Date: May 24, 2012
To: AP English Language and Composition students
From: Ms. Hildbold & Ms. Cox
Re: Course introduction & Summer reading suggestions 2012-2013
We look forward to meeting all of you on the first day of class! The course is officially called “AP English Language and Composition.” As you know this is a rigorous writing course but also a highly valuable class that will give you much practice to prepare you for college writing.
AP Lang is a composition course that focuses on the devices, choices, and strategies of non-fiction writers. The work we do in class will make you better readers and writers and will enhance your enjoyment as you read.
Why AP Language and Composition
Consider these student characteristics and our expectations as you commit to this class:
· Intellectual curiosity
· A desire to read nonfiction pieces
· A desire to write every day and improve your writing
· A desire to work hard in an accelerated class
This is a course about examining your own ideas and beliefs and then learning to write about them with power and grace. You have spent a significant amount of time in school learning how to write, how to achieve clarity, and how to be organized. Now, you are ready to make your writing compelling. Throughout your life you will need to write and speak to motivate people, and to get others excited about your ideas. To learn to do this we will examine current and historical nonfiction pieces. As a class we will pull apart powerful essays to discover exactly how professional writers move us to action and to emotion.
The majority of the reading in this course can be considered “creative” or “literary” nonfiction. You will find most of the reading compelling. We generally work with short essays which address current topics. You will read across genres examining global and national issues. This course exposes you to a wide range of topics and writing methods and styles. It is enormously helpful as you head to college and tackle increasingly difficult texts.
To prepare for the course, read often and pay attention to current and controversial issues. Check out the editorial pages of leading national newspapers and magazines. This course will ask you to become part of an on-going conversation examining who we are as a society. In what direction will the thinkers and writers of your generation take us?
Summer Assignment - due 3rd week after class has started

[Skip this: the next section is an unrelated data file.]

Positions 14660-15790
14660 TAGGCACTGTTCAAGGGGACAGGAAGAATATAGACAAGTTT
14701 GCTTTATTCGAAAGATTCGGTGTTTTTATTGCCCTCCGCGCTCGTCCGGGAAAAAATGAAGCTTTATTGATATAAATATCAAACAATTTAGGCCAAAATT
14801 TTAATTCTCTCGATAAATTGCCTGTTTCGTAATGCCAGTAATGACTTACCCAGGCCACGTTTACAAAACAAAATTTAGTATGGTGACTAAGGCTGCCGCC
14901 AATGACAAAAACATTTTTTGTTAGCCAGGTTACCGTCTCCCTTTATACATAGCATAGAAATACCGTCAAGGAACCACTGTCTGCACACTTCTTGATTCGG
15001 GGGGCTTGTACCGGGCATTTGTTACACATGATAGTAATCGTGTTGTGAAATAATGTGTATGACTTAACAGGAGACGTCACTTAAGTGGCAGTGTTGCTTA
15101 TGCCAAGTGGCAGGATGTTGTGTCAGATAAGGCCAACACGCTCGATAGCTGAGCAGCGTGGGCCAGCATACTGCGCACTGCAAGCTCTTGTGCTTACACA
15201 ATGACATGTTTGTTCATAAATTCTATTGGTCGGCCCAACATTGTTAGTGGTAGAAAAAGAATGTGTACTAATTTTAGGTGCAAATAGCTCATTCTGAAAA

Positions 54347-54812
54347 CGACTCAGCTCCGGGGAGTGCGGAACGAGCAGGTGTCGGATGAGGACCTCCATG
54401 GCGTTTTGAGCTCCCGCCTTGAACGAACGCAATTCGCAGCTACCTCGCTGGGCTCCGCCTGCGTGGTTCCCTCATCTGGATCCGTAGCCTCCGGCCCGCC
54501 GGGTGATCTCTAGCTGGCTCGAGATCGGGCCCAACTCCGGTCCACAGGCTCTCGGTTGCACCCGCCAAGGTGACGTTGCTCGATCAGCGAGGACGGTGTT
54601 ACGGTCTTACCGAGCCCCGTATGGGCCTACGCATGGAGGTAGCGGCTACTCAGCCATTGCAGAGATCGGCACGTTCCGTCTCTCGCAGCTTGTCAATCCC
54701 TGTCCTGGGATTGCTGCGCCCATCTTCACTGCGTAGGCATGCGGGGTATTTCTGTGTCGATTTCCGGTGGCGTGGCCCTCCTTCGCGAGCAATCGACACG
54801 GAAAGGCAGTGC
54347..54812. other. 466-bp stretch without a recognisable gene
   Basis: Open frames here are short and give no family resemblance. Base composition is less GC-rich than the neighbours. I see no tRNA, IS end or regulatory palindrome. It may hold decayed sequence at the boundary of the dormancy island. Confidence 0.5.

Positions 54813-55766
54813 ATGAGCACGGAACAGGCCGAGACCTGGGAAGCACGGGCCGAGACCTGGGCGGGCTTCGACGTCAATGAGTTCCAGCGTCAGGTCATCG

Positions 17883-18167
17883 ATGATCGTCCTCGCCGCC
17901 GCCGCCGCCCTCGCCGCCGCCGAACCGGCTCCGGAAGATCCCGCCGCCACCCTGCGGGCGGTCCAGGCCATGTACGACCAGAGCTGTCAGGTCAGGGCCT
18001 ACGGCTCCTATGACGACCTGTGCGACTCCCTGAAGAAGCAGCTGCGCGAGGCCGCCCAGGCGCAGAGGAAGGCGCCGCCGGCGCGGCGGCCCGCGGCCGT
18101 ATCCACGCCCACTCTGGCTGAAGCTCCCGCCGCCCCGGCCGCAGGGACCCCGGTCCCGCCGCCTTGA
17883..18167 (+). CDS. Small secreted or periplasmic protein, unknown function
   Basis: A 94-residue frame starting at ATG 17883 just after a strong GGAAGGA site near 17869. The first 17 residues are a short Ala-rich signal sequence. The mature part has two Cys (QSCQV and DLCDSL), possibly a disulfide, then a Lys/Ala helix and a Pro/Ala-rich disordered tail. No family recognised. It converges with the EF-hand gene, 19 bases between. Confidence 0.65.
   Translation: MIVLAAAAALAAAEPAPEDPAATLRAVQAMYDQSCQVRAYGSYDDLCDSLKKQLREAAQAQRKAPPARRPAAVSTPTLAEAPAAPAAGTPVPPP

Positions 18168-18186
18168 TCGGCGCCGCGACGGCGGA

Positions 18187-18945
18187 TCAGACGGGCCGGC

Focus: Critical Thinking Critical Reading, Critical Writing
In an effort to get a good start on the nature of the class, particularly with regard to reading, we are asking you to read a non-fiction work of your choice. This assignment will be due at the end of the first half of Quarter one. You may choose to do the reading this summer and the writing once school has started. That will give you time to get any questions answered. Alternatively, you may wish to read the book and draft out the written assignment this summer—your choice.
Select a non-fiction book from the attached list.
1. Divide the book roughly into thirds.
2. For each third, provide a summary of fewer than 100 words, selecting only those critical details that will help a reader of your paper become familiar with the intent and scope of the book.
3. Also, for each third, select 5-7 quotes or passages that address the following concerns about the book:
First Third: How is the author engaging you so that you keep reading? What is the author’s stated or unstated agenda or purpose? Stories, facts, statistics, and appeals to emotion, are all common methods the author may use. Identify passages/quotes that exemplify your statements.
Middle Third: How is the author sustaining your interest in the topic? Is the author building a case? If so, how? Do you notice a variety of “appeals” to the reader such as facts and statistics, anecdotes, emotional appeals to influence you? How does the author develop his or her thesis or argument?
Final Third: What does the author want you to think or do after reading this book? Do you get a sense that the author has a clear agenda in terms of changing your opinion?
· For whom is the intended audience of this work?
· What were the cultural, political and social circumstances at the time of the book’s publication? Elaborate with detail.
· How did the author’s biographical and educational background lead him/her to writing this book?
· Throughout your reading, we have urged you to consider this: What entails good writing? Have you arrived at conclusions to this question?
Enjoy your summer. Feel free to contact us with any questions you have. We look forward to seeing you in August, well-rested and ready to go!
The AP Lang Team
Do some online research to learn more about these books (Amazon.com is a good place to start), and choose one to read. You can find these titles on Amazon new or used. Most titles are available in local libraries as well.
Freakonomics (Steven Levitt and Stephen J. Dubner)
Mountains Beyond Mountains (Kidder)
Stiff: The Curious Life of Cadavers (Roach)
The Glass Castle (Walls)
The Omnivore’s Dilemma (Pollan)
Inside of a Dog (Horowitz)
Eating Animals (Foer)
Free Will (Sam Harris)
Bright-Sided (Barbara Ehrenreich)
Into Thin Air (Jon Krakauer)
Into the Wild (Jon Krakauer)
Complications (Atul Gawande)
Enrique’s Journey (Sonia Nazario)
The Devil’s Highway (Luis Alberto Urrea)
Moneyball (Michael Lewis)
The Blindside (Michael Lewis)
The Spirit Catches You and You Fall Down (Anne Fadiman)
Newjack (Ted Conover)
Nine Parts of Desire (Geraldine Brooks)
The Story of Stuff: The Impact of Overconsumption on the Planet…and How We Can Make it Better (Annie Leonard)